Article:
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15% of its global workforce will be let go

AMD has officially announced its financial results for Q3 2012. The company didn't do well with revenue of $1.27 billion, which is a 10% sequential decrease and a 25% decrease year-over-year. AMD reported a net loss of $157 million including a loss of $.21 per share. The operating loss for the quarter amounted to $131 million.

AMD is set to begin a restructuring plan designed to reduce its operating expenses and position the company to be more competitive in the future. AMD says that a "significant portion" of its restructuring plan will be implemented in Q4 of 2012 and will include a workforce reduction along with site consolidations.

The chipmaker expects the restructuring to providing operational savings of approximately $20 million in Q4 and approximately $190 million in 2013. AMD plans to reduce its global workforce by approximately 15% and is largely going to be completed in Q4. Previous reports have estimated that AMD would lay off, as much as 30% of its global workforce.

“Our restructuring efforts are decisive actions that position AMD to compete more effectively and improve our financial results,” said AMD CEO Rory Read.  “Reducing our workforce is a difficult, but necessary, step to take advantage of the eventual market recovery and capitalize on growth opportunities for our products outside of the traditional PC market.”

AMD reports that its computer solutions segment revenue decreased 11% sequentially and 28% year-over-year. AMD believes that the sequential decrease was driven by weak consumer demand for computers and other devices. AMD also saw difficulty with its graphics processor unit with revenue decreasing 14% sequentially due to low unit shipments to OEMs. Operating income for that division was only $18 million compared with $31 million in Q2 of 2012.

“The PC industry is going through a period of very significant change that is impacting both the ecosystem and AMD,” said Read.  “It is clear that the trends we knew would re-shape the industry are happening at a much faster pace than we anticipated. Our restructuring efforts are designed to simplify our product development cycles, reduce our breakeven point and enable us to fund differentiated product roadmaps and strategic breakaway opportunities.”

Source: AMD

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RE: Yeah, right
By bug77 on 10/19/2012 10:52:22 AM , Rating: 3
It's not about the 1%. It's just that the western world has regulated itself out of competitiveness.

RE: Yeah, right
By Jeffk464 on 10/19/2012 11:28:57 AM , Rating: 3
Right we should allow workers to be exposed to hazardous work conditions and get paid $10 a day.

RE: Yeah, right
By Kurz on 10/19/2012 11:49:35 AM , Rating: 3
We aren't talking about Work Compensation and Work safety regulations... (Though some safety regulations are obsene, watched recently how a regulator shut down gold mining for a few months. Looking at the infractions it didn't look unsafe at all.)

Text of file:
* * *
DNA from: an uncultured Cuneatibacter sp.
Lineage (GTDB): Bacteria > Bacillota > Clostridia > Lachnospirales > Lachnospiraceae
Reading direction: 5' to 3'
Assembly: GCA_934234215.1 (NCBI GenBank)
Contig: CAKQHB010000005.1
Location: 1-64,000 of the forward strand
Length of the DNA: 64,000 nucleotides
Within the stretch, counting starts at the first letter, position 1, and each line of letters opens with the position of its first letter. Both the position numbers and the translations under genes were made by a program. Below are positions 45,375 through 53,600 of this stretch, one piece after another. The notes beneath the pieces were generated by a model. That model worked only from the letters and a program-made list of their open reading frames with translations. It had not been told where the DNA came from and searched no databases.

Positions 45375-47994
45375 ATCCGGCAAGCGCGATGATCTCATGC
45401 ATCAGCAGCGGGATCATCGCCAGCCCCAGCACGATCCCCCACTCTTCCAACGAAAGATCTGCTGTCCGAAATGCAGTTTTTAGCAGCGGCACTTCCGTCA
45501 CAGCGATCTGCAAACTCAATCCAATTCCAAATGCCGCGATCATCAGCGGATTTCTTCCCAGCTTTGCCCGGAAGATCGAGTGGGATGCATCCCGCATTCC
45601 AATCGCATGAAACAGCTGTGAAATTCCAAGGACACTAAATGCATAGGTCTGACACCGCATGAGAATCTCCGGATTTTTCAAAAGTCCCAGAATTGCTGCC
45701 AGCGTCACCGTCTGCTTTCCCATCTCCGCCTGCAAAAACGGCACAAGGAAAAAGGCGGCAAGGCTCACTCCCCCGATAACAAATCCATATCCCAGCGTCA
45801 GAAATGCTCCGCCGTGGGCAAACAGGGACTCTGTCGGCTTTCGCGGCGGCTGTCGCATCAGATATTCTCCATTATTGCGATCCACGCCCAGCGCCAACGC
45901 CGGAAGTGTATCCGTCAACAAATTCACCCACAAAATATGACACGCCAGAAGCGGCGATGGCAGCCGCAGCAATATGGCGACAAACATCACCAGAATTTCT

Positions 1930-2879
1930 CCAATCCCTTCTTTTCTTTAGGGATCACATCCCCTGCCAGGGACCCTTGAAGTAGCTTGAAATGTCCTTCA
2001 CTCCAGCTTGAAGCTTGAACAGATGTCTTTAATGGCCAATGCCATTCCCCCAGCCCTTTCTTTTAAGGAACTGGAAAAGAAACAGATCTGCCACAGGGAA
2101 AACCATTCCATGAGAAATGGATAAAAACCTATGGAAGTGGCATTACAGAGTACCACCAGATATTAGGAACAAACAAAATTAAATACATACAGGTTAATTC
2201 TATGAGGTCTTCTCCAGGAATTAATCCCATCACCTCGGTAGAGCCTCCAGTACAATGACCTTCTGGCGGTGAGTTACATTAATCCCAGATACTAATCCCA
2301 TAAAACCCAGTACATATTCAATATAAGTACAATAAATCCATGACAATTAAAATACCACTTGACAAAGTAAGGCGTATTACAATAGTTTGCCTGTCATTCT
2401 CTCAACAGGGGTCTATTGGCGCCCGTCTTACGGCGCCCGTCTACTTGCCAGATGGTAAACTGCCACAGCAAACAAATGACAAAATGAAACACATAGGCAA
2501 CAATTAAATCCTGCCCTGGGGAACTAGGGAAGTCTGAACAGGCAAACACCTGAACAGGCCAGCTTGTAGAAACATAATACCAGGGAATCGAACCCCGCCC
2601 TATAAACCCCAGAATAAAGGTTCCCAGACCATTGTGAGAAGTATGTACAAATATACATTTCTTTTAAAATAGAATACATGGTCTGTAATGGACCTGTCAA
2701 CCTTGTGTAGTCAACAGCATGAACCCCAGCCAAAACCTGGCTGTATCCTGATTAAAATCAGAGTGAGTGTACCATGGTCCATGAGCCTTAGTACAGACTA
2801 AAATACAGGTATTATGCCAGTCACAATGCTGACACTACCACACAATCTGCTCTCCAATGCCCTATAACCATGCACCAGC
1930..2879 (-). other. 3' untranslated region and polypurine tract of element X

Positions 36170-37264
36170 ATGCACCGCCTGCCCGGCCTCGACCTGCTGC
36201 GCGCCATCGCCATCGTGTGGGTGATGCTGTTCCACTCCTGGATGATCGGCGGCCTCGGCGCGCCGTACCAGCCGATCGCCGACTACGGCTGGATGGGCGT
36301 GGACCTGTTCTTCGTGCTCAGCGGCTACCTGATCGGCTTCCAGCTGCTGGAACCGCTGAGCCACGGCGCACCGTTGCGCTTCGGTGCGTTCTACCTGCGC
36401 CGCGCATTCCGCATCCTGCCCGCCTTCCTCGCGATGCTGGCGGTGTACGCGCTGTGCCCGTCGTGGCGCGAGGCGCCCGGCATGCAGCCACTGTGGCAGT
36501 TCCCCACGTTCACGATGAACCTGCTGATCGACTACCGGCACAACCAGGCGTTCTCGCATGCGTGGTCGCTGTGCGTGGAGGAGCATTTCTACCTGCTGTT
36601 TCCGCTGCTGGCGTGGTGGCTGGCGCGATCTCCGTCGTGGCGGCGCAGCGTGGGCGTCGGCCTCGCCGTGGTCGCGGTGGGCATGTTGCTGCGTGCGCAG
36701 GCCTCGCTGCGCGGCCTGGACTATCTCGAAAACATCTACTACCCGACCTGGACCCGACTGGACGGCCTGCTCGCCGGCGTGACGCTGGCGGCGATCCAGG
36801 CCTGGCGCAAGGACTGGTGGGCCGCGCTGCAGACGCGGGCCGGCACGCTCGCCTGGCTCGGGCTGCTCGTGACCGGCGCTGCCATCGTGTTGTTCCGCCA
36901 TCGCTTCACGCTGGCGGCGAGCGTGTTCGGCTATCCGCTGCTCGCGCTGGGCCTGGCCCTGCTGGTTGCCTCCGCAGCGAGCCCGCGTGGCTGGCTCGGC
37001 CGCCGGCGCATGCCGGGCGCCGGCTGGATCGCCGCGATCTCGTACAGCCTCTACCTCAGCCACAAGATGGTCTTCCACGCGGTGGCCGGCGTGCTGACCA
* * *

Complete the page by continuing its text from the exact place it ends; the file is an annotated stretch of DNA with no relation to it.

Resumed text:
RE: Yeah, right
By menting on 10/19/2012 11:29:45 AM , Rating: 3
if there were no regulation, AMD would have been killed off by Intel already.

RE: Yeah, right
By Ammohunt on 10/19/2012 11:44:25 AM , Rating: 2
So you are saying that AMD was never competitive in the free market and depends solely on government regulation? I see you don't have a good grasp of free market economics.

RE: Yeah, right
By zixin on 10/19/2012 2:27:07 PM , Rating: 4
No, he is saying if there weren't government regulation and anti trust rules Intel would have bought AMD a long time ago and we would have a monopoly, which is exactly what non-regulated capitalistic economy gravitates to.

RE: Yeah, right
By Ammohunt on 10/19/2012 2:57:42 PM , Rating: 2
Where exists the mythical beast of a non-regulated "capitalist" economy? If companies cannot compete on a level playing field in a free market economy its not governments role to prop-up or otherwise subsidize their business. If a company ends up being the last one standing by no fault of their own that is not a monopoly.

RE: Yeah, right
By Taft12 on 10/19/2012 3:38:41 PM , Rating: 3
Government has no part in propping up or subsidizing, it's simply to forbid monopolism through M&A.

See recently the FTC blocking the purchase of T-Mobile by AT&T for a recent fine example.

RE: Yeah, right
By Jeffk464 on 10/19/2012 3:56:39 PM , Rating: 2
Its basically the goal of every company to be a monopoly, companies don't like competition. Its the job of the government to make sure companies can't use unfair business practices to bump off their competition. For example Intel was nailed with a huge settlement to AMD for illegal business practices. The damage was probably already done though and intel probably benefited from the illegal business practices despite the settlement.

RE: Yeah, right
By Jeffk464 on 10/19/2012 11:42:45 AM , Rating: 3
Intel has actually been pretty good for US jobs. Despite being SOB's with their policies towards competitors They have at least kept high tech manufacturing in the US.

"Well, there may be a reason why they call them 'Mac' trucks! Windows machines will not be trucks." -- Microsoft CEO Steve Ballmer

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